Confusion to reign in Scottish classrooms over radical reforms

A NEW school curriculum that aims to reinstate Scotland's reputation as a centre for world-class education is set to be a disaster, the Scottish Government was warned yesterday.

Just three months away from being taught in thousands of classrooms, the Curriculum for Excellence is desperately underfunded and at risk of being lost in a haze of vagueness and ignorance, according to teachers. And, although it has been four years in the making, both parents and teaching staff say they are in the dark about how children's experience of the classroom will change.

Experts say it means a golden opportunity to improve education standards has been lost, as teachers are almost certain to stick to using last year's curriculum.

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Teachers and parents' groups are making a last-ditch demand for detailed information on the curriculum, which

is based on four "capacities" all children should aspire to become – successful learners, confident individuals, responsible citizens and effective contributors.

It has been drawn up by civil servants and council and teacher representatives, as well as Scotland's top education experts – but teachers say it is nothing new, as they already work towards its four aims.

The last of seven documents, known as draft outcomes, on how each subject will be taught was published yesterday, on religious and moral education.

However, each brief document has been beset by vague language and lofty idealism rather than specific details.

In addition, teachers' unions are united in saying that, without investment in training and textbooks, the curriculum, due in schools from August, could fail. Some independent schools say they will not implement it in full next year because it is "not ready". They cannot be legally compelled to introduce it as Scotland does not have a statutory curriculum, as in England.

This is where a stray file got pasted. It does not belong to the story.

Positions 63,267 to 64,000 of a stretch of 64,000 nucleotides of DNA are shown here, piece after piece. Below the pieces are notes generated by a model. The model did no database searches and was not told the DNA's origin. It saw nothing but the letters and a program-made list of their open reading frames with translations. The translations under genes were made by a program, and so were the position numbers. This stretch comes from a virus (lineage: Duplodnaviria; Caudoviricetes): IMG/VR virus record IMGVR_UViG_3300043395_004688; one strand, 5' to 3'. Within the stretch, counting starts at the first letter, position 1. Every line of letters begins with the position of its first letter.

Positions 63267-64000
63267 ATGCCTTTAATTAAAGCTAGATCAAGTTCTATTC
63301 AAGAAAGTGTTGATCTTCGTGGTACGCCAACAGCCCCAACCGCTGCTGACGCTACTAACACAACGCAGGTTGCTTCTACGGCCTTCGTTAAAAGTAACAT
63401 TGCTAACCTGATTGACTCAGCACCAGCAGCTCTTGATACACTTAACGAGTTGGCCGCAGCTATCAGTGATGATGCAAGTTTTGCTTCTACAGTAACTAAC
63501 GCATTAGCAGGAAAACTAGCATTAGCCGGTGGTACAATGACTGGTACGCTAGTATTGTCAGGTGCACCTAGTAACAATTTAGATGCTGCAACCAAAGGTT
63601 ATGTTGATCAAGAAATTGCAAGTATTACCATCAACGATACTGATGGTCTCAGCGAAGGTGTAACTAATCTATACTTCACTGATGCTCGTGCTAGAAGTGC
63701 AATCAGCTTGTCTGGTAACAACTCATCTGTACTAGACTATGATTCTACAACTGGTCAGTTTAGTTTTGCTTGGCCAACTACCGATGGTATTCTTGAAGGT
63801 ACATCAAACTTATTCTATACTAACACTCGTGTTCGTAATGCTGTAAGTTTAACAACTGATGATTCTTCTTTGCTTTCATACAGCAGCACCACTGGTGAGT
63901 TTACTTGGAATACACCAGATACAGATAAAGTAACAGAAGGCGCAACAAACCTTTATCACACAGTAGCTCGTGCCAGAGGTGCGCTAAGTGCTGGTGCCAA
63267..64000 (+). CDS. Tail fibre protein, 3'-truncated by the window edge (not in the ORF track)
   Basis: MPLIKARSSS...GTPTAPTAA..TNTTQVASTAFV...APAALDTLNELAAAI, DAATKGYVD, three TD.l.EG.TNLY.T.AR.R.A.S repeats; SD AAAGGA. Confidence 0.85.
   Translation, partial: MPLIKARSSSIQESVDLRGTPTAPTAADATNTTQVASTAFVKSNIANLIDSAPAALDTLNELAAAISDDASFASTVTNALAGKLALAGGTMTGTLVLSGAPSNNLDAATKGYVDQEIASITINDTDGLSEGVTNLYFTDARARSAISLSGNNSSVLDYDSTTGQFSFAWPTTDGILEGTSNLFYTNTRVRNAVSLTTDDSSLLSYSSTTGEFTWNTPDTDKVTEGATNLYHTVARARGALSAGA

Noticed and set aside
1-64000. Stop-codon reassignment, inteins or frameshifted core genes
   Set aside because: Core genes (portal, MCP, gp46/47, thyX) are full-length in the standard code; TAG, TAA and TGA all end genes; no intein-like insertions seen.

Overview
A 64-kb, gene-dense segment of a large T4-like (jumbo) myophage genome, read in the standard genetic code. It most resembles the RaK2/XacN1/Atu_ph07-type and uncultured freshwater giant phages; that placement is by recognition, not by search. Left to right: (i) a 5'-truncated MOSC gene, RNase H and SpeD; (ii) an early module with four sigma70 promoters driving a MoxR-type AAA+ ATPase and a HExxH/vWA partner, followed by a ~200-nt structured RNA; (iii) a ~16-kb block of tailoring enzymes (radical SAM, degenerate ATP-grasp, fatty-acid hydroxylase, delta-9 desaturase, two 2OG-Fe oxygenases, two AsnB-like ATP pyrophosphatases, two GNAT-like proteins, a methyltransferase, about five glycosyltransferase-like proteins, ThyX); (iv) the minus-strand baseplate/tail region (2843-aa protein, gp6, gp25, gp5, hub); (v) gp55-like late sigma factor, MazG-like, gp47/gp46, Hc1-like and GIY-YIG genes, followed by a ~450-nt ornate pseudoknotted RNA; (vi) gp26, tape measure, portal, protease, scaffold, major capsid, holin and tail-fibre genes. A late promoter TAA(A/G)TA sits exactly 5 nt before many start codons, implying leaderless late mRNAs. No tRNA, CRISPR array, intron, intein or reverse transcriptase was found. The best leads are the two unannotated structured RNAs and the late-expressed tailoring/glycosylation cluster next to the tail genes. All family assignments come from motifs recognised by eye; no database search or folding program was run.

David Eaglesham, the general secretary of the Scottish Secondary Teachers' Association, said he doubted the curriculum could live up to its aims without financial input.

"It is almost inevitable to say it is the worst-resourced initiative we have ever had, because there is nothing there in the way of resources," he said.

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"It is not that people don't want to do it, but if they don't know what they are doing or have the resources to implement it, it could be disastrous."

He said teachers would keep teaching the current curriculum if they didn't receive detailed guidance on how the new one should be taught. "We now have details on what skills the end product should deliver for pupils, but there is a world of difference between knowing what we are aiming for and knowing how to get there," he said.

He warned that the curriculum could be interpreted differently depending on authorities and individual teachers. "People are running about doing what seems best to them without any degree of co-ordination," he said.

Judith Gillespie, of the Scottish Parent Teacher Council, said: "The trouble with the Curriculum for Excellence is people don't really understand what it is about.

"If you ask parents in Craigmillar or Perth what they know about the Curriculum for Excellence, or the difference between formative and summative assessment or a cross-curricular approach, they will say they just want to know if their child is learning to read."

She said demands for more information had fallen on deaf ears. "In our discussions with government officials, we told them we need a leaflet to give to parents detailing what they will see that is different, but that never happened," she said.

David Gray, the headteacher of two prestigious independent schools, Stewart's Melville College and the Mary Erskine School in Edinburgh, told The Scotsman earlier this month his schools would not implement the new curriculum as it was "incomplete and still unclear". He said: "Teachers, on the whole, will continue doing what they have always done with the curriculum that is currently in place, until the new curriculum is ready – whenever that will be."

Scotland's biggest teaching union, the EIS, said it supported the curriculum's aspirations but had concerns on implementation. Ronnie Smith, its general secretary, said: "

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The lack of resources and dedicated funding for delivery is an issue of huge concern. If money and resources are not put in place to support the Curriculum for Excellence, the programme will inevitably fail to deliver on its promise."

Bill McGregor, the general secretary of the Headteachers' Association of Scotland, said he agreed with both teachers' unions but believed his members and the teaching profession would not allow it to fail.

Fiona Hyslop, the education secretary, was confident the issues could be overcome and she revealed to The Scotsman that she would be chairing a meeting next month to explain how the curriculum would be taken forward. Teachers' representatives, youth and church groups, and college and university leaders would be among those invited.